Who Owns The Future? is the new masterwork from the prophet of the digital age, Jaron Lanier, author of You Are Not A Gadget.In the past, a revolution in production, such as the industrial revolution, generally increased the wealth and freedom of people. The digital revolution we are living through is different. Instead of leaving a greater number of us in excellent financial health, the effect of digital technologies - and the companies behind them - is to concentrate wealth, reduce growth, and challenge the livelihoods of an ever-increasing number of people. As the protections of the middle class disappear, washed away by crises in capitalism, what is being left in their place? And what else could replace them?Why is this happening, and what might we do about it? In Who Owns the Future? Jaron Lanier shows how the new power paradigm operates, how it is conceived and controlled, and why it is leading to a collapse in living standards. Arguing that the 'information economy' ruins markets, he reminds us that markets should reward more people, not fewer. He shows us why the digital revolution means more corporations making money and avoiding risk by hiding value off their books, which means more financial risk for the rest of us. From the inner workings of the 'sirenic servers' at the heart of the new power system, to an exploration of the meaning of mass unemployment events, the misuse of big data, and the deep and increasing erasure of human endeavour, Lanier explores the effects of this situation on democracy and individuals, and proposes a more human, humane reality, where risk and reward is shared equally, and the digital revolution creates opportunity for all.'Lanier has a poet's sensibility and his book reads like a hallucinogenic reverie, full of entertaining haiku-like observations and digressions' James Harkin, Financial Times'One of the triumphs of Lanier's intelligent and subtle book is its inspiring portrait of the kind of people that a democratic information economy would produce. His vision implies that if we are allowed to lead absorbing, properly remunerated lives, we will likewise outgrow our addiction to consumerism and technology' Laurence Scott, Guardian'Jaron Lanier is a digital visionary with a difference' John Kampfner, ObserverJaron Lanier is a philosopher and computer scientist who has spent his career pushing the transformative power of modern technology to its limits. From coining the term 'Virtual Reality' to developing cutting-edge medical imaging and surgical techniques, Lanier is one of the premier designers and engineers at work today, and is linked with UC Berkeley and Microsoft. A musician with a collection of over 700 instruments, he has been recognised by Encyclopedia Britannica (but certainly not Wikipedia) as one of history's 300 or so greatest inventors and named one of the top one hundred public intellectuals in the world by Prospect and Foreign Policy. His first book, You Are Not A Gadget, was hailed as a 'poetic and prophetic' defence of the human in an age of machines.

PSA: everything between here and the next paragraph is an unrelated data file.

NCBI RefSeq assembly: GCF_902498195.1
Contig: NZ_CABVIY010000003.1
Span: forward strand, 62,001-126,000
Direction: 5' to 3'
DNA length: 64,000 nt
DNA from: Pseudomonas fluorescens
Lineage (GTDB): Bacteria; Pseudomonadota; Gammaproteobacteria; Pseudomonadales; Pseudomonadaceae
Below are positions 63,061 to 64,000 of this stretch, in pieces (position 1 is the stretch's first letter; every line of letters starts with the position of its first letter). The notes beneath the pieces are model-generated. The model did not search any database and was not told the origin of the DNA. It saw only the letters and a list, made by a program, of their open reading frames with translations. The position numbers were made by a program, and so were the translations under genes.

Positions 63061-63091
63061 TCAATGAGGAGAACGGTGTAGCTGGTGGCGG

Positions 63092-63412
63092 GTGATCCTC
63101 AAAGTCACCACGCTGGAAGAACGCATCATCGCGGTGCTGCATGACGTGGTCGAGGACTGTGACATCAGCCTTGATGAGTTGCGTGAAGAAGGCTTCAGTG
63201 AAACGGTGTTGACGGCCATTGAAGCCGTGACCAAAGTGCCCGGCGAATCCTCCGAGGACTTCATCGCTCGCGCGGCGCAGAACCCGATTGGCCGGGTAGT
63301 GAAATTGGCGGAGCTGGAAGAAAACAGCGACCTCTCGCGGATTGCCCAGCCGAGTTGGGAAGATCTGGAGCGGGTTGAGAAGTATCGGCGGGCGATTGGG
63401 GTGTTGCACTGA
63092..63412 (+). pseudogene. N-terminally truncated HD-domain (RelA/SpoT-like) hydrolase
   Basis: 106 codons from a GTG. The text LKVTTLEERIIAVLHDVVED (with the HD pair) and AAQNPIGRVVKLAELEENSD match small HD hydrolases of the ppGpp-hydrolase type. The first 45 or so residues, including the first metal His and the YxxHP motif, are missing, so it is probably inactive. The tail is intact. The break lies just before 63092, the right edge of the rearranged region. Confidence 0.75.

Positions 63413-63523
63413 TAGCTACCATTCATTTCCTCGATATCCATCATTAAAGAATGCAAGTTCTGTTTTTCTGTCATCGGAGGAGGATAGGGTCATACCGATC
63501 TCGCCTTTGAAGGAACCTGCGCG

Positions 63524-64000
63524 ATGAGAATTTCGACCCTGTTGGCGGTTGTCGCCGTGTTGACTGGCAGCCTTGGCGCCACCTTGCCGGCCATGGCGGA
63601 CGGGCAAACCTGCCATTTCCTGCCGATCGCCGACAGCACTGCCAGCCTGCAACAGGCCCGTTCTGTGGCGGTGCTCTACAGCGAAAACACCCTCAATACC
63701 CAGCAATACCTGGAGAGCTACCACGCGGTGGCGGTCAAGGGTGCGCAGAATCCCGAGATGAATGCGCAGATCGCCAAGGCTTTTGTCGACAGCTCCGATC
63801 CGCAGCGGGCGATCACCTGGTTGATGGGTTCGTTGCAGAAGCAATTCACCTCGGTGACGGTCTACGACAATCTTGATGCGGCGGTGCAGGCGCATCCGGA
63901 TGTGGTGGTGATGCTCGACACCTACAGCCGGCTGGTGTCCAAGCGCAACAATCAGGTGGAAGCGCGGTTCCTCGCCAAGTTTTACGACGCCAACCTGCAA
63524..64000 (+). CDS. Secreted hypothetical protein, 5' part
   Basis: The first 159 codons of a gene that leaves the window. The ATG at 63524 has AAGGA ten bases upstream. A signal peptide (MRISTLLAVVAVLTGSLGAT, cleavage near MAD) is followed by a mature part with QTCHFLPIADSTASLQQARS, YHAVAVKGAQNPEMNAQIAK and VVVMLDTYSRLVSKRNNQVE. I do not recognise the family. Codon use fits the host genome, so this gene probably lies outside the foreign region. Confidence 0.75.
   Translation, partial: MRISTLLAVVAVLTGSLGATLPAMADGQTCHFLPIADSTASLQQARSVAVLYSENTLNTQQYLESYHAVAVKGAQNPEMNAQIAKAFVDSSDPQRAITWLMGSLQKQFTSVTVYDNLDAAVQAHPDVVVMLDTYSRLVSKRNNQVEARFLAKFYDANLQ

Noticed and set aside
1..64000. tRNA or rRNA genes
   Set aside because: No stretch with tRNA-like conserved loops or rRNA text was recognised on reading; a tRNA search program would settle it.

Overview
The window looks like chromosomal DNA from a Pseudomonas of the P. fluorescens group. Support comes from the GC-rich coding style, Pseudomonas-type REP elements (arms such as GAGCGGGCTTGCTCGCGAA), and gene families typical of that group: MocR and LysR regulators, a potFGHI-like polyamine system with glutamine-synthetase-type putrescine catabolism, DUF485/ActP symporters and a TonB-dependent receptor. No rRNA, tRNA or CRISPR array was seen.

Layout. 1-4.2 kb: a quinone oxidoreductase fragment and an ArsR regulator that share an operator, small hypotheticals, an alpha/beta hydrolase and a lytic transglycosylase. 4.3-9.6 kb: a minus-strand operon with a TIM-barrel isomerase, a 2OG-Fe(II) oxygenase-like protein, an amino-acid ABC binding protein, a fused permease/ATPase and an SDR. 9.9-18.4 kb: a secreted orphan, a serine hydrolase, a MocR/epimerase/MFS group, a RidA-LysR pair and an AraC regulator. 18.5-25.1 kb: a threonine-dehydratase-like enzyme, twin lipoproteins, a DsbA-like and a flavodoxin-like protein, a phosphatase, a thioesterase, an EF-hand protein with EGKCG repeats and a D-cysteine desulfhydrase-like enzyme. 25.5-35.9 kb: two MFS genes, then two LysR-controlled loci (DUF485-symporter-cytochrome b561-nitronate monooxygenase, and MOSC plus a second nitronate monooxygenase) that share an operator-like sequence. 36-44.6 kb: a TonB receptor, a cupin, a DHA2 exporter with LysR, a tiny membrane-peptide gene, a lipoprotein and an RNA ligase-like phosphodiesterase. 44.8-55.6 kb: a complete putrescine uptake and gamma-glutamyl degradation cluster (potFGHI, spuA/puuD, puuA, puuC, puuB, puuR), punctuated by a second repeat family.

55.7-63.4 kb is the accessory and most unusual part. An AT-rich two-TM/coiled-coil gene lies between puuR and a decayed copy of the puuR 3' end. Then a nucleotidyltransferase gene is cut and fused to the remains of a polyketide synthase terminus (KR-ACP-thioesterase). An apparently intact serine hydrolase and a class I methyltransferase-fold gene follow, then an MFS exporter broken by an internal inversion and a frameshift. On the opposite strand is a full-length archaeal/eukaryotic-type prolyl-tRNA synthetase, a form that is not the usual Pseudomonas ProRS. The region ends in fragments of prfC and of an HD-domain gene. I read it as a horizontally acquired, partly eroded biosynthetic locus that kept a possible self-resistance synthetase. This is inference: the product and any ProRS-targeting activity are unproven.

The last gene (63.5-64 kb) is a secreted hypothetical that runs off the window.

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Format: Relié